Though I don't teach high school anymore, I still have close contact with the older kids.   Our school is tiny and my husband teaches the high school music classes.  (I still think of them as my kids.  I've had them since they were little.)  They slaughter grammar, often with hilarious results.  Even though we're in a very rural school, the kids emulate the slang they hear on T.V.  Modern kids are very passive aggressive, especially the girls, and they tend to fight via text messages, Facebook, and the rumor mill.  The things that drove us all nuts in high school were completely absent.

Plot Problems

Bird interspersed glimpses of the Greek Gods plotting.  That could have been a very good thing, but there wasn't good enough character development to make it fly.  As a result, most of the weight of the plot fell to Grace's shoulders, who also was not a deep enough character to carry it.  The only Grace ever really did was get rescued by a hottie.  I think it was unintentional, but the lack of deep stakes makes the book appear to be about how important it is to have a boyfriend.

To me, great fiction speaks truth, especially truth that isn't readily apparent.  Everything else falls flat, and boy problems really don't do it for me.  Grace Awakening had potential, but doesn't live up to it.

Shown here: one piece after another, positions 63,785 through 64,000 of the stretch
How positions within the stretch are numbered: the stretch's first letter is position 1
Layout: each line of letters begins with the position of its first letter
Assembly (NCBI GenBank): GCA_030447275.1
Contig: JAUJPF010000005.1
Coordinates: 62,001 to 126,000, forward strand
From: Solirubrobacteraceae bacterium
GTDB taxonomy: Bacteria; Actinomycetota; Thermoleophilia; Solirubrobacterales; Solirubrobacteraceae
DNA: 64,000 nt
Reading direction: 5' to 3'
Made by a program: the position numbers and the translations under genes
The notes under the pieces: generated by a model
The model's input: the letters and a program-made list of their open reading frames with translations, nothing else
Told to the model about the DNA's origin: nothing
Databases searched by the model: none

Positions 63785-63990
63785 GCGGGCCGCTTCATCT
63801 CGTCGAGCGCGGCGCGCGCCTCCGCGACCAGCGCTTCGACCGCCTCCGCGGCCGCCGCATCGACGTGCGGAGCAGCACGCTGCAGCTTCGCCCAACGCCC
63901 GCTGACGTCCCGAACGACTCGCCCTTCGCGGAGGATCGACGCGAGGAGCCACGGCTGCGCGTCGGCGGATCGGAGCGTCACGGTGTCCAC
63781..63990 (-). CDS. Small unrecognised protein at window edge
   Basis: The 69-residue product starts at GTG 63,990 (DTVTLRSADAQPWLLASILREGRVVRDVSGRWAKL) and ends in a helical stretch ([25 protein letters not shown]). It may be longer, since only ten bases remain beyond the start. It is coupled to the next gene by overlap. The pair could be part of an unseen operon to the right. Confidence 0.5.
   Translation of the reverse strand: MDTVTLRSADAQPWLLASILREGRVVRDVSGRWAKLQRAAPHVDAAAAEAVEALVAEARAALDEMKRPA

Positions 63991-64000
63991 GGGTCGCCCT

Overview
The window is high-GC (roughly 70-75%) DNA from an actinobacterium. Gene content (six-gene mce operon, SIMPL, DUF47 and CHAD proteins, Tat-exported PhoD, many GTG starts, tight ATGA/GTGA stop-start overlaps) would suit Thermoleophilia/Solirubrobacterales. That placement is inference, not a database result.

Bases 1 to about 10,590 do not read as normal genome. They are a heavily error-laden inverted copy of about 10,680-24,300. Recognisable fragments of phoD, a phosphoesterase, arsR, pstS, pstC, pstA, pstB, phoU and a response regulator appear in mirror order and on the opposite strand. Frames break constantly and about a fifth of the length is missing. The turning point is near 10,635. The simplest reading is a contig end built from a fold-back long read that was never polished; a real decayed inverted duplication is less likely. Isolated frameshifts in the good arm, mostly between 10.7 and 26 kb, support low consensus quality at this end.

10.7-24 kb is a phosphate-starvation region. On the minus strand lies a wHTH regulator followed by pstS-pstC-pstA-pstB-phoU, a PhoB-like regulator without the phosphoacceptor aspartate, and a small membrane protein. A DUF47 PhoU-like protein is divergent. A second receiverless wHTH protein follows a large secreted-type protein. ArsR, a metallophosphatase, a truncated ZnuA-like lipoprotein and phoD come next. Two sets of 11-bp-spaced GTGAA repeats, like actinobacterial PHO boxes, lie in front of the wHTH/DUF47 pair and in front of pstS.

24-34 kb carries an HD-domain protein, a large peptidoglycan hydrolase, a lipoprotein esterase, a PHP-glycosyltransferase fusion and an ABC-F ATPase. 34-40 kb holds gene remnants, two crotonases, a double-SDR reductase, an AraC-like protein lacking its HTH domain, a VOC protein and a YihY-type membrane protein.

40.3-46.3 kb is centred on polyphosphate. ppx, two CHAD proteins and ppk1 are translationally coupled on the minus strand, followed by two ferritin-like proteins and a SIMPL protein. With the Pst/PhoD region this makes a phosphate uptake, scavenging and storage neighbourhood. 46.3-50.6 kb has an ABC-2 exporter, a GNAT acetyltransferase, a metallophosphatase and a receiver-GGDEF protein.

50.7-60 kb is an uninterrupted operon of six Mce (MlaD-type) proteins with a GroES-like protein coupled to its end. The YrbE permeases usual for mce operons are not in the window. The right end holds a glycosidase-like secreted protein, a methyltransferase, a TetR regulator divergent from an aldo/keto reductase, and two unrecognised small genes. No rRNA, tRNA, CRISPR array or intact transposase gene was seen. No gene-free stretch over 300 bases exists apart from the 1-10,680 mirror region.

***I had initially thought that Bird created the company to publish her book, but have since been informed that it is a new publisher.  The blog post has been changed to reflect the new information.

Tuesday, October 4, 2011

How Not to Make Internet Comments

Internet Trolls Beware:  If you see yourself in the people in the sketch, perhaps you can see why people hate you. 

Side Note:  This made me laugh.  Hard.

Saturday Night Live - Internet Comments Talk Show - Video -

Sunday, October 2, 2011

More Clarkesworld

My latest review for The Portal is up:  Clarkesworld, July through September.  It includes comments on a great dystopian steampunk story.  Never thought those two words would go together.